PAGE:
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With an unexpected move on the finishing circuit, Vandenbergh denied the sprinters the win on the final stage of the Volta a la Comunitat Valenciana; Poels took the overall win

Photo: Etixx-QuickStep / Tim De Waele














07.02.2016 @ 13:45 Posted by Emil Axelgaard

Stijn Vandenbergh (Etixx-QuickStep) was finally rewarded for his loyal domestique services when he took a hugely surprising win in the flat final stage of the Volta a la Comunitat Valenciana. The Belgian made an unexpected move on the finishing circuit and managed to hold off the peloton by a few seconds before Dylan Groenewegen (LottoNL-Jumbo) beat Raymond Kreder (Roompot) in the sprint for second. Wout Poels (Sky) took the overall win ahead of Luis Leon Sanchez (Astana) and his teammate Benat Intxausti.


Stijn Vandenbergh has become a bit of a fan favourite but his many impressive rides in the classics but as he has usually been asked to work for his teammates in the finales or denied the chance to take turns due to his poor sprint, he is still missing that elusive big one-day win. In fact his only wins date back to 2007 when he won a stage and the overall at the Tour of Ireland.


Today the Belgian finally got the chance to celebrate when he emerged as a hugely surprising winner of the final stage of the Volta a la Comunitat Valenciana which had been expected to be one for the sprinters. The Belgian made a move on the flat finishing circuit and as Cofidis got no help in the chase, he managed to hold the fast guys off and take a long overdue first win in Etixx-QuickStep colours.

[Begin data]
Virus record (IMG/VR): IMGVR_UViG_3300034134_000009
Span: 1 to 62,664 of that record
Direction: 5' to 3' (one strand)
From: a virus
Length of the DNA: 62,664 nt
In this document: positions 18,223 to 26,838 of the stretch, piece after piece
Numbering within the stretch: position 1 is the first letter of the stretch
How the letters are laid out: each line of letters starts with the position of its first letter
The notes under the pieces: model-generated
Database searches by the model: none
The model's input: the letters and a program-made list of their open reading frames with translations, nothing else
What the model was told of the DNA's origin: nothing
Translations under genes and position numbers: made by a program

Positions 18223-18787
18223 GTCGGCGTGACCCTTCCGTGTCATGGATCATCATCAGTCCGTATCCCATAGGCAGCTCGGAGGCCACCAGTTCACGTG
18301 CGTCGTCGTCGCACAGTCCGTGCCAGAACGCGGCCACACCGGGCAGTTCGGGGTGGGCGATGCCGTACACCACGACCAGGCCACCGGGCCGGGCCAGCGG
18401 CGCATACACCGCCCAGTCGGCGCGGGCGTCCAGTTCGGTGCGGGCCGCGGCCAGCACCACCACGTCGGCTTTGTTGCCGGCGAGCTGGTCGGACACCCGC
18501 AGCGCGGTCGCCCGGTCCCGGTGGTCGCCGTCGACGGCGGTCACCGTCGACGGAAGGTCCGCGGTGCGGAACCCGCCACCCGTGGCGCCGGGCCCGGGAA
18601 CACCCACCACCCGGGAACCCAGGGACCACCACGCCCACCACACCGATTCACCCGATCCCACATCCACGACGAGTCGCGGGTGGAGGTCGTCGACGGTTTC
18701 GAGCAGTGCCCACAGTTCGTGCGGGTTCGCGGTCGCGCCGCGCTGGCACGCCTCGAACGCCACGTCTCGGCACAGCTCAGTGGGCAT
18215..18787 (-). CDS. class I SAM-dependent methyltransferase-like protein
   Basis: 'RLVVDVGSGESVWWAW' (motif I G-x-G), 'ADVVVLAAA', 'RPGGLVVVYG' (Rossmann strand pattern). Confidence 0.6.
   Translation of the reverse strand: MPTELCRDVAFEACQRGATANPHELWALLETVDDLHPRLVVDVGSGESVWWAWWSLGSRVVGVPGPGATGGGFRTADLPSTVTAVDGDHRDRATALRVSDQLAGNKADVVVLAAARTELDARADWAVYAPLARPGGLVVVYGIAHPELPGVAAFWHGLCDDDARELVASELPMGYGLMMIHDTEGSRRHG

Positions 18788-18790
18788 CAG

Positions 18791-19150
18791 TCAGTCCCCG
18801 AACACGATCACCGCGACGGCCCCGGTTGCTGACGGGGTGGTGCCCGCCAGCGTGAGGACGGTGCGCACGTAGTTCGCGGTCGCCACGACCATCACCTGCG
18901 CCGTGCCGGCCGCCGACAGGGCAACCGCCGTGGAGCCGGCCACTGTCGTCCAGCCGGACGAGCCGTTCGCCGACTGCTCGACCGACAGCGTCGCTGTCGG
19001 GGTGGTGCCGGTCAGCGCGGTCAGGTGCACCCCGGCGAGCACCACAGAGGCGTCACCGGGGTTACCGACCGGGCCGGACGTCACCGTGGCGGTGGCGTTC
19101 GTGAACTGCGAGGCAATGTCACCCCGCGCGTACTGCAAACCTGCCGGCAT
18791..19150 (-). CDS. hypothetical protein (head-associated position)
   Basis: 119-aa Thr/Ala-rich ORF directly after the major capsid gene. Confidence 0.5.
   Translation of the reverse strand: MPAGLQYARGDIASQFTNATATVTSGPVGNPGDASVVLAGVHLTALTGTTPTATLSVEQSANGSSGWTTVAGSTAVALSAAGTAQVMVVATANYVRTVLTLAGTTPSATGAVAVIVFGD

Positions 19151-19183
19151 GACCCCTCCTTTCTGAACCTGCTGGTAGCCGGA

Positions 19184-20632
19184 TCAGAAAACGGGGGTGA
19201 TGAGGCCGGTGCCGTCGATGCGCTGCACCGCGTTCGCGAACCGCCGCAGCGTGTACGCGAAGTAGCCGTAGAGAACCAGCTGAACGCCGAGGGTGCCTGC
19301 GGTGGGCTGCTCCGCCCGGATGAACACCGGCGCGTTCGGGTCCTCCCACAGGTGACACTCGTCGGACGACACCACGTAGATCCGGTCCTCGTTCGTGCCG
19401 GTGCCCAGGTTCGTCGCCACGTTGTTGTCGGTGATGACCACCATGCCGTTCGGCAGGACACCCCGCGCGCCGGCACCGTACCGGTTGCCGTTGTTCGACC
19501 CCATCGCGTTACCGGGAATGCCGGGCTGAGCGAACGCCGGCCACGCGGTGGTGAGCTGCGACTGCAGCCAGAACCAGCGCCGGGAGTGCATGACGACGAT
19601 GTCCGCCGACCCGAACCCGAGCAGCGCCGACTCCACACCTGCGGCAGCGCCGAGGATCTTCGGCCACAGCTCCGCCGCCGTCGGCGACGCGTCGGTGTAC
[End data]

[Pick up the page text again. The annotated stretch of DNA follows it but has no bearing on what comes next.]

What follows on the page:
The scene was set for a bunch sprint when Vandenbergh led his teammates and the rest of the peloton to the finish line at the start of the first of six laps of the flat 2.5km finishing circuit in Valencia. Bardiani took over from the Belgians before they sent Mirco Maestri off in an attack and this was where Vandenbergh made his move.


The Belgian latched onto the Italian’s wheel and after a bit of hesitation, they started to cooperate. In the peloton, Cofidis put Julien Simon on the front to set up a sprint for Nacer Bouhanni but he got no help at all. Hence, the gap went out to 12 seconds with 10km to go.


As Cofidis still got no assistance, the two leaders pushed their advantage out to 30 seconds and it was still 20 seconds with 6km to go. That’s when Vandenbergh realized that he was the strongest and with a small attack, he dropped Maestri. Further back, an Euskadi rider tried to attack but Bardiani shut it down before Simon went back to work.